[0021] Referring to FIG. 1, there is depicted a photocatalytic fluid purifier 10 having photocatalytic honeycomb monoliths 12 in accordance with the invention. the purifier 10 is used to remove organic contaminants from a fluid stream using the known process of a photocatalytic reaction. In the illustrated embodiment, the fluid stream is air, though it might be other gases and/or liquids. This technology is effective at converting harmful volatile organic compounds (VOCs) to generally non-toxic compounds via photocatalytic oxidation, and is also effective at killing bioaerosols. The purifier 10 may be used in a number of generally enclosed environments, such as rooms and vehicles, but the illustrated embodiment will be discussed in the context of use for purifying air for an aircraft cabin. In such instance, size, weight, durability, etc. may take on added significance.

[0022] Air flows through the purifier 10 in the direction illustrated by arrow 14. Essentially, organic pollutants in the air stream 14 contact and adsorb on a photocatalytic semiconductor (hereinafter “photocatalyst”) in the monoliths 12. The photocatalyst is activated by ultra-violet (UV) illumination from the array of UV lamps 16 arranged adjacent to, or between, the photocatalytic honeycomb monoliths 12. Water molecules, which also adsorb on the photocatalyst surface, dissociate to form hydroxyl radicals which oxidize the organic pollutants adsorbed on the photocatalytic coating.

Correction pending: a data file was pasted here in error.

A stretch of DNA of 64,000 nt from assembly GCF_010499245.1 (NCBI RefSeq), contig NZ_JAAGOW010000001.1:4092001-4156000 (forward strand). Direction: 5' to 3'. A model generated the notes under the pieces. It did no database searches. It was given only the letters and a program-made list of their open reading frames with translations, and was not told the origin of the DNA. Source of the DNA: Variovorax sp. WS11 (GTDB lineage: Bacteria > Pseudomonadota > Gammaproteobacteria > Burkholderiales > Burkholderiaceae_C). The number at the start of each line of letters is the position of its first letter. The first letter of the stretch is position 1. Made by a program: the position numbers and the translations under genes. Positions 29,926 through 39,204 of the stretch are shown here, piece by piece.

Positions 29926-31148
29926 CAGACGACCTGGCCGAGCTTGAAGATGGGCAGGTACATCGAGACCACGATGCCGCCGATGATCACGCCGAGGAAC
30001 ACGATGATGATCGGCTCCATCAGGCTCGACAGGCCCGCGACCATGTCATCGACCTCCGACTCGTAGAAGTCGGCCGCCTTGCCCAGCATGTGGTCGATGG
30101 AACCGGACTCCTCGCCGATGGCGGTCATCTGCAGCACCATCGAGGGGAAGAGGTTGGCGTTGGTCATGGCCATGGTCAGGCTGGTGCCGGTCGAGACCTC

[0023] In the illustrated embodiment, the honeycomb monoliths 12 at opposite ends of purifier 10 have only ½ the thickness, or depth, D, of the intermediate monolith(s) 12 because they are only illuminated from one side, whereas the intermediate monolith(s) receive illumination from both sides to twice the cumulative depth. In the example, honeycomb monolith thickness, or depth D, is about 1 inch, the width, W, of the purifier 10 is about 32 inches, successive honeycomb monoliths 12 are spaced, S, about 4.5 inches, and the total length, L, of the purifier 10 is about 11 inches. The height (not seen) of the active face of the purifier 10 is about 23 inches. It will be understood that dimensions W, L, and H are variables depending on the fluid flow rate and specific applications. Dimension S can vary from slightly more than the diameter of lamp 16 to about 6 inches, depending on the power supplied to the lamps. Only dimension D is relatively fixed at 1 inch or ½ inch for optimum performance.